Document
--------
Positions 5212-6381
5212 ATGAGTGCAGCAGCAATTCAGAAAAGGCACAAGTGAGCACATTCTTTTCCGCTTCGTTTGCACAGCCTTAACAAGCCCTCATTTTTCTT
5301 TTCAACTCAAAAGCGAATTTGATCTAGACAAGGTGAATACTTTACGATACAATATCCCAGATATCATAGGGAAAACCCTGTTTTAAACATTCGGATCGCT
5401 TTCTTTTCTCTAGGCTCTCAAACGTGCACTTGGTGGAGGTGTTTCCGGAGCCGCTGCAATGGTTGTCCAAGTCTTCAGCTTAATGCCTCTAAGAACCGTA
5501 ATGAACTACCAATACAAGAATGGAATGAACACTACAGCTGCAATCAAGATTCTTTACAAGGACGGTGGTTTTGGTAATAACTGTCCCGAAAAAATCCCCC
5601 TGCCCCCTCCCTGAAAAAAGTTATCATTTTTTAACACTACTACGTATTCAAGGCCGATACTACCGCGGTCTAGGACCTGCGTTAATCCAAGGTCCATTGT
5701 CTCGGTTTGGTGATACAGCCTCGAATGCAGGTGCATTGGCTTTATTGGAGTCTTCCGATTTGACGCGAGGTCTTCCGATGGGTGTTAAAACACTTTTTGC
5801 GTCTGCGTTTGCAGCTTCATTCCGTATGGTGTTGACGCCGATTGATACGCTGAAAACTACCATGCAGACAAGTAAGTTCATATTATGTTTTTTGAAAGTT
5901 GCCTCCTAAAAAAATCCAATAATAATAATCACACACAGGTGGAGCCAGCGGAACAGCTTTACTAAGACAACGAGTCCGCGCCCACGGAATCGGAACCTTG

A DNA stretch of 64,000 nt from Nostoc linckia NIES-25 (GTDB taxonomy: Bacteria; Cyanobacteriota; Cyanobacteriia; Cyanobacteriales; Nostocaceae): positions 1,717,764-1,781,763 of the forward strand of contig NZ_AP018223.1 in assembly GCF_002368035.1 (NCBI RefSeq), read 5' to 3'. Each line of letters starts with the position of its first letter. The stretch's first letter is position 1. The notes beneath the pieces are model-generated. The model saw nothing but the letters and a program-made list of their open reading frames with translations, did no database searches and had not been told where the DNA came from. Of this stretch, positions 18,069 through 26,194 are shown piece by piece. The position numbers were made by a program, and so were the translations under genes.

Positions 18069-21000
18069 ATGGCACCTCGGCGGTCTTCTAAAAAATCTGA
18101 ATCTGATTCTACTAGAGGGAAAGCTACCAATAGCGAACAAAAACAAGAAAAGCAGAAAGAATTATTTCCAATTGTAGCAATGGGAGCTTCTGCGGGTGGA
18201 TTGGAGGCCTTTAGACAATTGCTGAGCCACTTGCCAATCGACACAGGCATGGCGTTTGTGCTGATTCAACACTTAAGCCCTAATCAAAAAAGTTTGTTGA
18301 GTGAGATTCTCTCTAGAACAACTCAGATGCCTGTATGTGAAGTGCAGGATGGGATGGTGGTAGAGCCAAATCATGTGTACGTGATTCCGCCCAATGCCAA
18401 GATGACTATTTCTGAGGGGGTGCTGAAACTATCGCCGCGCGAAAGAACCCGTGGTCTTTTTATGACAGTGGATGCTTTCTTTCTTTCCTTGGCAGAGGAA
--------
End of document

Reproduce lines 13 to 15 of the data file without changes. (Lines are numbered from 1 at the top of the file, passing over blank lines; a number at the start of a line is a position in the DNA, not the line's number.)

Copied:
18101 ATCTGATTCTACTAGAGGGAAAGCTACCAATAGCGAACAAAAACAAGAAAAGCAGAAAGAATTATTTCCAATTGTAGCAATGGGAGCTTCTGCGGGTGGA
18201 TTGGAGGCCTTTAGACAATTGCTGAGCCACTTGCCAATCGACACAGGCATGGCGTTTGTGCTGATTCAACACTTAAGCCCTAATCAAAAAAGTTTGTTGA
18301 GTGAGATTCTCTCTAGAACAACTCAGATGCCTGTATGTGAAGTGCAGGATGGGATGGTGGTAGAGCCAAATCATGTGTACGTGATTCCGCCCAATGCCAA